Industry News Desk
Cloudant Gets First Real Money
The start-up recently got a secret amount of money from the CIA’s venture arm In-Q-Tel and Samsung
May. 15, 2013 09:45 AM
Boston-based Cloudant and its NoSQL distributed Database-as-a-Service (DBaaS), which have gone to the VC trough four times since the company was started in 2008, have gotten what appears to be their first real money to grow on: a $12 million B round led by Devonshire Investors, the private equity arm of Fidelity Investments, which was joined by Rackspace, Samsung Ventures and Toba Capital, former Quest Software CEO Vinny Smith's new venture fund.
The start-up, which says it's targeting profitability in the first half of next year, recently got a secret amount of money from the CIA's venture arm In-Q-Tel and Samsung and brought in a reported $4 million before that.
It means to expand the number of libraries, platforms and locations it will support and will be putting a new office in Hong Kong soon after opening sites in San Francisco, Seattle and England.
It's also adding talent to build out those offices and "ensure every customer interaction is a five-star experience."
Cloudant's database runs on Rackspace, Softlayer, Joyent, Azure and Amazon. For its money Rackspace, which also bought MongoDB house ObjectRocket, should probably see tighter integration.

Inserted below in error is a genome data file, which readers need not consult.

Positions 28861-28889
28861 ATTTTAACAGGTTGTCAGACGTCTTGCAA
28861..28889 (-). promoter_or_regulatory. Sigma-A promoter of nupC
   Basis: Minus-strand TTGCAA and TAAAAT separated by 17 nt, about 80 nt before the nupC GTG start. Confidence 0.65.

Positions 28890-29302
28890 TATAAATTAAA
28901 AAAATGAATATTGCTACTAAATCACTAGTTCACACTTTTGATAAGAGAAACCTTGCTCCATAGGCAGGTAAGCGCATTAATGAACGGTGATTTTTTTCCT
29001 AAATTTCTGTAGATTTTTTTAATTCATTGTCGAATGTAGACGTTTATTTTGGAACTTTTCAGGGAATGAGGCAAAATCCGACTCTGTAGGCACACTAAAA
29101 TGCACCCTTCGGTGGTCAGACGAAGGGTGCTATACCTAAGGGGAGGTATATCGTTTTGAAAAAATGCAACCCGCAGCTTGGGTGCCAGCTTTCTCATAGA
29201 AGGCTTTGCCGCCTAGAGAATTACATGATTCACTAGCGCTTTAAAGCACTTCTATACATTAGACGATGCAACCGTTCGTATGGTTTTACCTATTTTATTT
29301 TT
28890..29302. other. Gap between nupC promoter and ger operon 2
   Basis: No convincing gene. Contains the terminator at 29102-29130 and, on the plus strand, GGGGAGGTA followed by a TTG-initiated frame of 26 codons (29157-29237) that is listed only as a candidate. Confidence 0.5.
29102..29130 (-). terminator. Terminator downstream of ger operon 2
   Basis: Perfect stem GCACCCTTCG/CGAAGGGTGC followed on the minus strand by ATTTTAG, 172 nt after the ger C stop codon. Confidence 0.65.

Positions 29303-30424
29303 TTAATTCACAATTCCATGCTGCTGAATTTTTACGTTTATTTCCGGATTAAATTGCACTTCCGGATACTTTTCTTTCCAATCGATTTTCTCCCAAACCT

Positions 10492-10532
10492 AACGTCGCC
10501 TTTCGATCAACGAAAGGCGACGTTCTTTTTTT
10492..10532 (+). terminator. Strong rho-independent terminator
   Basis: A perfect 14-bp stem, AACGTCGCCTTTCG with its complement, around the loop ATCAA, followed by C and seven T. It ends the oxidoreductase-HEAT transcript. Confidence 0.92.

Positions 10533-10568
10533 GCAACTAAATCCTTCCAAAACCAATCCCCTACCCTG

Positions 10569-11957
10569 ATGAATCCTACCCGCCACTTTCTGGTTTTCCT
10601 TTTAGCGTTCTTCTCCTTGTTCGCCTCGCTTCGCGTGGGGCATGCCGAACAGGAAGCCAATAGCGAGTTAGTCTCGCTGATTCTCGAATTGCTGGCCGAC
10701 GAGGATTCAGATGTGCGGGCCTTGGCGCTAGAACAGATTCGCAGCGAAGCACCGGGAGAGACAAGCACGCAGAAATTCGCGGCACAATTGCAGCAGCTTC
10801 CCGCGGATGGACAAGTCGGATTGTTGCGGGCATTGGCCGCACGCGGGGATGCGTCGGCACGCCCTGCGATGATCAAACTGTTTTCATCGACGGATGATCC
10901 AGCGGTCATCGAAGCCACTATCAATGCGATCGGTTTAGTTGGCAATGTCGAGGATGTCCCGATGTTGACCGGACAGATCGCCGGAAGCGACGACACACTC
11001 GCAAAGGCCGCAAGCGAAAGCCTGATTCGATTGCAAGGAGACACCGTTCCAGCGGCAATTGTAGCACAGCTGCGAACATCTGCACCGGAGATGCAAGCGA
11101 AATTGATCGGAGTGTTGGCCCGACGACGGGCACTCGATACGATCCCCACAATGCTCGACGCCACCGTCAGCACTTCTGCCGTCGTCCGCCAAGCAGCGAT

Cloudant was quick to stamp out any fires over its health lighted by the hasty demise of Xeround's pioneer MySQL-based public cloud database managed service, which apparently took $32 million with it.
Cloudant claimed its basic problem was MySQL, which has little appetite for the cloud and mobile web apps, unlike a NoSQL database-as-a-service like Cloudant's. The in-memory database, which worked on Amazon, Rackspace, AppFog, HP Cloud and Heroku, was limited to 50GB of data and offered no SLA.
Xeround also had trouble figuring out what it wanted to be when it grew up and changed directions.
Cloudant customers include DHL, Rosetta Stone, Microsoft, Nokia, Samsung and Expedia.
The outfit was started by three MIT physicists who at the time were moving multi-petabyte data sets around from the Large Hadron Collider and got frustrated by the tools available for managing and analyzing the Big Data in their research. Their widgetry is a distributed, fault-tolerant, globally scalable data layer built on top of Apache CouchDB.